1. Any background noise but music. I prefer ambient sounds or total quietness. I cannot write in a cafe either. Too much stimulation. I can write while watching TV or cooking or ironing just like now. I dart from task to task because I can’t sit still. I’m an OC with the hint of ADHD.

  2. I just wrote about how lonely the opposite is ;-). I’ve been lucky enough to have large chunks of uninterrupted time to write and edit and….it can be terribly lonely. You get stuck in a sentence, you start to lose perspective, you lose yourself. It sounds better on paper than it actually is. Pun intended. Grass, greener, right?

  3. I am new to writing and part way through my first attempt at a psychological thriller. I completely understand your fight for writing time. I am also up against it alongside work and family commitments. When I do sit down to write I plug my headphones in but do not play music. I find that this faint muffle of background noise wherever I may be is at a perfect level for me to concentrate on my writing. Thanks for the post! Mark

  4. I need either something muscial playing, or I need a show playing on my computer (no real tv), but my muse pops up out of nowhere randomly throughout the day, so I’ve always got something to write with and on anytime, even if it’s just an app on my phone. However, I’m trying to make my blog better, any ideas?

  5. Headphones. Nice, big, bulky headphones. For me, they serve two purposes: First, I listen to ambient sounds, (thunder storms, ocean waves, haven’t tried coffee shop, maybe I should… oops… squirrel!) Second, they are a visual reminder to all in the house that I am working. I am still easily accessable but the sight of those headphones makes people pause and think, “Can this wait until later?” They know I will come up for air in about an hour.

  6. I can listen to music if it has a certain feel that I’m trying to portray in my writing. What I can’t do is have people around me. Which is impossible.

  7. I’ve started going to a coffee shop with another writer friend and we both get a lot more done because there’s no house distractions (the laundry, the floors, what’s in the fridge).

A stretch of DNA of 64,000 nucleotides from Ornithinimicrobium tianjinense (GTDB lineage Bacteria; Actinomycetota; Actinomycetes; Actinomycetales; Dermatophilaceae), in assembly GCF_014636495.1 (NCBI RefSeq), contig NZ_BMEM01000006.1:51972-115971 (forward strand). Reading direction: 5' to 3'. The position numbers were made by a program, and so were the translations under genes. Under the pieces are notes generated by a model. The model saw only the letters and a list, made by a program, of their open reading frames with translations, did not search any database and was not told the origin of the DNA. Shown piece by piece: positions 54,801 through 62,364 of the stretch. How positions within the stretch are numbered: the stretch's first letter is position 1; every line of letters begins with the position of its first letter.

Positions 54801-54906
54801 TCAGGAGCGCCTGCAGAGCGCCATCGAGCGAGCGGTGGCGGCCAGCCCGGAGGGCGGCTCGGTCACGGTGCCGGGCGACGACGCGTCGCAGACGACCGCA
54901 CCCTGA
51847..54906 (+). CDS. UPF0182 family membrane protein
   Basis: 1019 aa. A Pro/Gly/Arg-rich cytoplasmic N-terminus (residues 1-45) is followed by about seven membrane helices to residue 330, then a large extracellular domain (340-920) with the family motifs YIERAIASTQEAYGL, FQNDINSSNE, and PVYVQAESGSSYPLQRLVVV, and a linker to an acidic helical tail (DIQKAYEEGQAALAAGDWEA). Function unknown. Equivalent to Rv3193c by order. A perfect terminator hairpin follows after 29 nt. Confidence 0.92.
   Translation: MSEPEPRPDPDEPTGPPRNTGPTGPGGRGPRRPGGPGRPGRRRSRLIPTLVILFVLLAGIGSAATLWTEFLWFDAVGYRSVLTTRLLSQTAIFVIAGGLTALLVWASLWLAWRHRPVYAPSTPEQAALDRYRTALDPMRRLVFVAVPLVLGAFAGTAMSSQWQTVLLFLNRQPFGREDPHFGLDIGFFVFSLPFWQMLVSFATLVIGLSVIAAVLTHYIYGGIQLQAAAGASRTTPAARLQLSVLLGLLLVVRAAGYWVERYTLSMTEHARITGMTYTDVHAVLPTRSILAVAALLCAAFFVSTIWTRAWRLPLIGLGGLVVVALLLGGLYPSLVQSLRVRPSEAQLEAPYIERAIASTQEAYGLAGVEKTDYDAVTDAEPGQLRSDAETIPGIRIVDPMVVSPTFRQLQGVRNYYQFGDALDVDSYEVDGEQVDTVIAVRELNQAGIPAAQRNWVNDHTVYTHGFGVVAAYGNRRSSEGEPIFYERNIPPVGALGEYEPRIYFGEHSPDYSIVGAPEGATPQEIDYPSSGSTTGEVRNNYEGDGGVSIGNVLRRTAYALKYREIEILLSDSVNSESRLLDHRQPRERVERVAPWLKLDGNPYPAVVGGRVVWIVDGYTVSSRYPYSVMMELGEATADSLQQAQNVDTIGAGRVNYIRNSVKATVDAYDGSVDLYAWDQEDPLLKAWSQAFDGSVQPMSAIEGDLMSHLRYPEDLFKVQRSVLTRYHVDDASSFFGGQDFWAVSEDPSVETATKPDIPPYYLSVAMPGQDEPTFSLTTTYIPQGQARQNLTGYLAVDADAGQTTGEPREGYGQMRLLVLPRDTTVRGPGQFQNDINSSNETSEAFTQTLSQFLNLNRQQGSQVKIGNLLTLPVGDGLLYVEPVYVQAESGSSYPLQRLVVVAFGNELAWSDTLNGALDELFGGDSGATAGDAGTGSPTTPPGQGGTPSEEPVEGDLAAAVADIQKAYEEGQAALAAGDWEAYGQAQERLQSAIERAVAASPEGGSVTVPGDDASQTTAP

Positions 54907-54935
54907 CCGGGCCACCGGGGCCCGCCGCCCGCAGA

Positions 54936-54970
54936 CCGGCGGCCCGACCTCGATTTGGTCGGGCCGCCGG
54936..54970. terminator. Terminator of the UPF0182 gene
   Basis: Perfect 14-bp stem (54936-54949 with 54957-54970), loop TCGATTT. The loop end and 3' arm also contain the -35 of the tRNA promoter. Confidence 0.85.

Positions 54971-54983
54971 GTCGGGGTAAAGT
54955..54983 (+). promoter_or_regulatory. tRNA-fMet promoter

8. I know a lot of writers advise against listening to music while writing, but I feel like it’s almost a necessity for me. Primarily instrumentals though, favorite would have to be Ludovico Einaudi piano tunes while writing, the man’s a genius musician. It’s the truth the key is to get focused and to stay focused awesome post!

  9. Reblogged this on Getting Lit Fit and commented:
    Unfortunately, I must confess that since starting my new job, I have not maintained focus on my writing. Having to work earlier, longer hours and farther away makes it difficult for me to find the time. I know this is a poor excuse that a real writer would never use. Hopefully soon I’ll be able to find a good chunk of time in which to write, then I’ll be able to focus on focusing.

  10. Great article. I have a butterfly mind and have tried standing-up to write, limiting SM and setting proper breaks. Don’t always obey my own rules of course! I always end up doing laundry & chores during my working day – totally relatable & realistic post. thanks! /I am supposed to be finishing my novel – squirrel!!

  11. i try to write as much as i can but it is hard to find time with school and school work on top of that when i get home. However, i too am guilty of the social media and mobile phone distractions! Will definitely try out Songza, thank you! Would you mind taking a look at my blog? the link is:

  12. Pingback: a few of my favorites | Riddle from the Middle

  13. I’m such a “Squirrel” it took me 4 months to read this! And I have 3 blogs… all of which I’ve ignored… Good stuff, thanks for sharing. I listen to classical music and movie soundtracks – no words! Started a novel with NaNoWriMo last year – got my 50,000 words! – and working on it intermittently; more ceasing than beginning. My hubby says, “Why do today what you can put off til tomorrow.” Happy writing! 🙂